Astronomy and Astrophysics, volume 559A, 97-97 (2013/11-1)
Multiperiodicity, modulations and flip-flops in variable star light curves. II. Analysis of II Pegasus photometry during 1979-2010.
LINDBORG M., MANTERE M.J., OLSPERT N., PELT J., HACKMAN T., HENRY G.W., JETSU L. and STRASSMEIER K.G.
Abstract (from CDS):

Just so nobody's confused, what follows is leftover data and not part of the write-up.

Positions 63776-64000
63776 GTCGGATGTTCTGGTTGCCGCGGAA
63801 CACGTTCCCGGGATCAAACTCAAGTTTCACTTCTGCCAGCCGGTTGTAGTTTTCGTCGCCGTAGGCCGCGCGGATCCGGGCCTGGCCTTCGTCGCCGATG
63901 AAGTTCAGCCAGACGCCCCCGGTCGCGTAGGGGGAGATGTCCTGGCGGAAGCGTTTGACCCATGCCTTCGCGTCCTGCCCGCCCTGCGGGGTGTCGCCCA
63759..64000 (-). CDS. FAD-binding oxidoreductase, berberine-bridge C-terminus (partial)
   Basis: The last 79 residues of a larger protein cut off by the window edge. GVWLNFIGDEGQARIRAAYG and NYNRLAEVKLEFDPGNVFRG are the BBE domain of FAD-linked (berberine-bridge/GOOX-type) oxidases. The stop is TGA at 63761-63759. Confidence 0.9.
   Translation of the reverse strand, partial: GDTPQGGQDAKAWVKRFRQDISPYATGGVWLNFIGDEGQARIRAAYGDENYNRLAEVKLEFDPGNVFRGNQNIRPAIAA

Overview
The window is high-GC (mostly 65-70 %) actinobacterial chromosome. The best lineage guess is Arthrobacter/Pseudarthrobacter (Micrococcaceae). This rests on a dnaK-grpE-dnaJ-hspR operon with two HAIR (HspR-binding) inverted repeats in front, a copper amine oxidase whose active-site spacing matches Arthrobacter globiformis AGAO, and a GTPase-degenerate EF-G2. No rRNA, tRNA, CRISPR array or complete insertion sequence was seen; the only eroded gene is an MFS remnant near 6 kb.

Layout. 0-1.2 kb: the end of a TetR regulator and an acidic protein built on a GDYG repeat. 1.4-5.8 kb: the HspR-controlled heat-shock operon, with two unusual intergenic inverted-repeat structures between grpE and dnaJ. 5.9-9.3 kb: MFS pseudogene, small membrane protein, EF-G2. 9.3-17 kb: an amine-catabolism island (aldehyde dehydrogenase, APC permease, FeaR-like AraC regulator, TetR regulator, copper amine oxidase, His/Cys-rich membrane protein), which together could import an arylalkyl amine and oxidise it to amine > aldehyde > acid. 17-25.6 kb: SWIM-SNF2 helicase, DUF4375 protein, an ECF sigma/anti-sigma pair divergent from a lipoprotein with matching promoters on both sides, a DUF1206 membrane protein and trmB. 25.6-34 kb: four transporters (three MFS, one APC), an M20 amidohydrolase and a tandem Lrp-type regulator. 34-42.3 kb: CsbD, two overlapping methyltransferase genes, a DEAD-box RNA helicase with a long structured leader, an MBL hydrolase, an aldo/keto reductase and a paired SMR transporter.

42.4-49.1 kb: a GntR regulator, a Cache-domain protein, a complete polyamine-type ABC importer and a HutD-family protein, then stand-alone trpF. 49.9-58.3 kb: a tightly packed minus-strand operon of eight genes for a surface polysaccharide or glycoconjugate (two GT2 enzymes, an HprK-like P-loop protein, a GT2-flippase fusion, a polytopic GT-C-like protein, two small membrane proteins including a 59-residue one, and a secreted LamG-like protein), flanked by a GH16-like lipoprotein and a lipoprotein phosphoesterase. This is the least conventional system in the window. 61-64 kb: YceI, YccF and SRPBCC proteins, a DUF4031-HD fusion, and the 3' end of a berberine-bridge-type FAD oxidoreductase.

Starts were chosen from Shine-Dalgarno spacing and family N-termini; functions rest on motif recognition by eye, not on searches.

According to previously published Doppler images of the magnetically active primary giant component of the RS CVn binary II Peg, the surface of the star was dominated by one single active longitude that was clearly drifting in the rotational frame of the binary system during 1994-2002; later imaging for 2004-2010, however, showed decreased and chaotic spot activity, with no signs of the drift pattern. Here we set out to investigate from a more extensive photometric dataset whether this drift is a persistent phenomenon, in which case it could be caused either by an azimuthal dynamo wave or be an indication that the binary system's orbital synchronization is still incomplete. On a differentially rotating stellar surface, spot structures preferentially on a certain latitude band could also cause such a drift, the disruption of which could arise from the change of the preferred spot latitude. We analyzed the datasets using the carrier fit (CF) method, which is especially suitable for analyzing time series in which a fast clocking frequency (such as the rotation of the star) is modulated with a slower process (such as the stellar activity cycle). We combined all collected photometric data into one single data set and analyzed it with the CF method. We confirm the previously published results that the spot activity has been dominated by one primary spotted region almost through the entire data set and also confirm a persistent, nearly linear drift. Disruptions of the linear trend and complicated phase behavior are also seen, but the period analysis reveals a rather stable periodicity with Pspot=6.71054d±0.00005d. After removing the linear trend from the data, we identified several abrupt phase jumps, three of which are analyzed in more detail with the CF method. These phase jumps closely resemble what is called a flip-flop event, but the new spot configurations do not persist for longer than a few months in most cases. There is some evidence that the regular drift without phase jumps is related to the high state, while the complex phase behavior and disrupted drift pattern are related to the low state of magnetic activity. The most natural explanation of the drift is weak anti-solar (pole rotating faster than the equator) differential rotation with a coefficient k ≃0.002 combined with the preferred latitude of the spot structure.